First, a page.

Oooeee! That feels good.
There’s something about a home run that beats it all. And as you’ll see below, that’s exactly what we hit. But first a very brief update on the market’s current direction and prospects for the months ahead.
We turn first to sentiment – as we regularly do – to get a picture of Joe Q. Investor’s stance vis-à-vis the market, and, lo and behold! – he’s not ‘in’. In fact, he’s as confused as ever.
The American Association of Individual Investors (AAII) bullish percentage reading, a proxy for Main Street enthusiasm for stocks, paints a picture of a man as reluctant as ever to turn over his earnings to a market that, despite being just inches off its all-time highs, still scares the bejeezus out of him.
Have a look.
Bullish sentiment on Main Street is on the low end for the entire length of the bull market that began in March of 2009. In fact, it has declined over the last two weeks even as the indexes gained ground! Today, at 27.2, it’s unreasonable in the extreme to expect falling action in the markets for the coming months.
Why all the worry?
With the market rebounding to just below the last retracement highs set in November, one has to wonder why the reluctance? Shouldn’t such a quick rebound be a confidence-builder? How did all the negativity come about?
And the answer is: it’s not all negativity. As the following chart from AAII points out, the market’s gain hasn’t led to an increase in bears. It’s led to confusion.
Have a gander –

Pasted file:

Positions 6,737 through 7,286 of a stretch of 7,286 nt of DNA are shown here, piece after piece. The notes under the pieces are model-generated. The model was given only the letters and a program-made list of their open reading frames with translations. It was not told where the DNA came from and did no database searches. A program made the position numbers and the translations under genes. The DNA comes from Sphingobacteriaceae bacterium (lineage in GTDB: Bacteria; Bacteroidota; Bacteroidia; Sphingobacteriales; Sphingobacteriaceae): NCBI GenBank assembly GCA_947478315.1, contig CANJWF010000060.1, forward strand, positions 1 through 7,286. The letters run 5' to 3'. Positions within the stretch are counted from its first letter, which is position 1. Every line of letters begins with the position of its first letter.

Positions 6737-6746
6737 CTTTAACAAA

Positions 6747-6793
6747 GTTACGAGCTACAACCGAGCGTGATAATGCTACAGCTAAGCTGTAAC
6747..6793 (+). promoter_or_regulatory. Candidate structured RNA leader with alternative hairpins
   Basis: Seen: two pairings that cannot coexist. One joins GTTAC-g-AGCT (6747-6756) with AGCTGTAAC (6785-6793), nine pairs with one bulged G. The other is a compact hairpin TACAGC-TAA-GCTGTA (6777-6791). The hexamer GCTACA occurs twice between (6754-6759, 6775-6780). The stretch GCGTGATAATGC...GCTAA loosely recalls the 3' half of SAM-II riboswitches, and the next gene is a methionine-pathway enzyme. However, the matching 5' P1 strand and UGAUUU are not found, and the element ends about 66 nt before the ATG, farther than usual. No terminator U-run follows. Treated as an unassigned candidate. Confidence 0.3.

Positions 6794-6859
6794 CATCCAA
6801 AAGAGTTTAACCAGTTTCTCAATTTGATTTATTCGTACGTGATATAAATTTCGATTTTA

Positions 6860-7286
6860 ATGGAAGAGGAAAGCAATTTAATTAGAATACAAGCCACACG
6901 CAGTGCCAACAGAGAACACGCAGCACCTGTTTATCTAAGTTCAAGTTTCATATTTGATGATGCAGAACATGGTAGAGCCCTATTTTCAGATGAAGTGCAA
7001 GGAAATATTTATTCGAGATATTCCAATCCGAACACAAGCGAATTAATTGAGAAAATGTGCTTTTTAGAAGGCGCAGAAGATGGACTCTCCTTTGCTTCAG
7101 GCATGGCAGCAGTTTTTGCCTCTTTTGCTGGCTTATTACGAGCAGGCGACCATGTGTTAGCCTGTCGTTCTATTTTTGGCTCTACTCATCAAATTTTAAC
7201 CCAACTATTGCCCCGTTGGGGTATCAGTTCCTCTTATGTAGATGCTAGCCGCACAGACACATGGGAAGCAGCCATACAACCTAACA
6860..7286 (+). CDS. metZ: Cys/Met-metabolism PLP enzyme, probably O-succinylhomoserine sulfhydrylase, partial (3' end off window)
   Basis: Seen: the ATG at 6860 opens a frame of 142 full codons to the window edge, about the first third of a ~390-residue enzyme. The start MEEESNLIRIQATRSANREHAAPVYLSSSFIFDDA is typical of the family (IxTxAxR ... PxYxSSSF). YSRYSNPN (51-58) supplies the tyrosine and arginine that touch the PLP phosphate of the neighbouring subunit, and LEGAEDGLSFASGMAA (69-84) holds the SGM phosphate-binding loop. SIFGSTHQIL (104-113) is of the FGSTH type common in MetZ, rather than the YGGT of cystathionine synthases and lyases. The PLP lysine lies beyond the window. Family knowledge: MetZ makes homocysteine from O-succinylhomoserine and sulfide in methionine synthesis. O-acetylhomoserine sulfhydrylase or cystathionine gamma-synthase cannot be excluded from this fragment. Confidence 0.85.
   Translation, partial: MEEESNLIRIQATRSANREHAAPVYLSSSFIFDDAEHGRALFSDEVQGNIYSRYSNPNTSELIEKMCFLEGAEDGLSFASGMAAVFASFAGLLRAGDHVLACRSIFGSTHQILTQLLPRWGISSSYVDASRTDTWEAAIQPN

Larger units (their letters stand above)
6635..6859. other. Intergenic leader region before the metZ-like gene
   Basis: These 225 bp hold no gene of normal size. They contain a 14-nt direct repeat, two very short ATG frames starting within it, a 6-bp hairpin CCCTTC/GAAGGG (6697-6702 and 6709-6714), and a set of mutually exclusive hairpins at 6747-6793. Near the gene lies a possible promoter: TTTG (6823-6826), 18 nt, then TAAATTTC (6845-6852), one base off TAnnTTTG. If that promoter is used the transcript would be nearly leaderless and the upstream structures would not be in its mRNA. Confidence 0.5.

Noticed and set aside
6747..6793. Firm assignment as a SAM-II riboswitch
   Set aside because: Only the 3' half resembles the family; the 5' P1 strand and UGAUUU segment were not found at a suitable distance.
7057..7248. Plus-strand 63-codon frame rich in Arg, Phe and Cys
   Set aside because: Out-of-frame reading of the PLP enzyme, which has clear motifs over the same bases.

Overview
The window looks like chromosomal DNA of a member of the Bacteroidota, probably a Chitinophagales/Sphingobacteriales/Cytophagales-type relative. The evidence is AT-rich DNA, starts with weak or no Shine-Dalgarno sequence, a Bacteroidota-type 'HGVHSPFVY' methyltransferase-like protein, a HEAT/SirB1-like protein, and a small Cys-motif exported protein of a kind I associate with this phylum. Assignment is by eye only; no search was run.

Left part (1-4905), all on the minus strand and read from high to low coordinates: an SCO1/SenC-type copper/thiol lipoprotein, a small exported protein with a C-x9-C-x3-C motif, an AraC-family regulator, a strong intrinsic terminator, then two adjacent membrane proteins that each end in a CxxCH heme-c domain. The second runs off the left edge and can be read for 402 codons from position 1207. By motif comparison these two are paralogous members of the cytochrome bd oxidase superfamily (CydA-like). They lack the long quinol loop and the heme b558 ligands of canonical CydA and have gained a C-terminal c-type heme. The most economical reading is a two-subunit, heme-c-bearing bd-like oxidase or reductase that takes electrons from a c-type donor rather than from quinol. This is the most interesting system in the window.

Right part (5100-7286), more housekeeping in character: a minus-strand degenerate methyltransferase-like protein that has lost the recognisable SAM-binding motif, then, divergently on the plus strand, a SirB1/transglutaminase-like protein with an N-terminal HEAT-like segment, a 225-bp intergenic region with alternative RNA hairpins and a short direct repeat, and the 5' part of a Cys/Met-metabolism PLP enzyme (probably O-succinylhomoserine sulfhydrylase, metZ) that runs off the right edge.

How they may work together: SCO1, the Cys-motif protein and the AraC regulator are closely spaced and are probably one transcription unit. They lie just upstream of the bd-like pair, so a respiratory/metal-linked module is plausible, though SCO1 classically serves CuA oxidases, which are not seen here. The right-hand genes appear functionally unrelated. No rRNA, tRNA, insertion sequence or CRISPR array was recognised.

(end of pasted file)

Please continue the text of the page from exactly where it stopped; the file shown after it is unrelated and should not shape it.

This is the AAII Neutral Sentiment paste-up, and it clearly shows that all the while the market was climbing, so, too, was the befuddlement of the Jack and Jills who were out there watching. Neutral sentiment sits today at 47.1%, its highest read in 2016 and barely lower than its bull market high set in December.
Strange, we think, that over the course of the entire bull market the number of fence sitters has risen incrementally, trending ever higher with every new gain in the market.
Our take on the phenomenon of the rise in confusion/neutrality goes like this: folks got scared stiff in 2008/09 when the market melted down, and for many, the first time in their investment lives. Their shock and trauma from that event made it increasingly difficult to consider participating in the buying frenzy that commenced in March of 2009. We therefore see a pattern of extreme bearishness at the bear market bottom giving way not to increased enthusiasm as the market climbed, but increased anxiety (neutrality) regarding whether this thing called ‘the market’ was actually something that could be trusted again.
And that sentiment has persisted until today.
That said, we firmly believe that all the fence sitters out there will not only climb aboard buying but will become frothing manic bulls before this is all over. And mark our words: THERE WILL BE NO SELL OFF – NO BULL MARKET TOP – UNTIL AAII BULLISH NUMBERS HIT A PEAK, PERHAPS EVEN A RECORD PEAK.
Until we get there, all this chest beating is a bullish sign.
Get on it.
Short Interest Climbing
One more point to badger you with before we move on, and that’s short interest.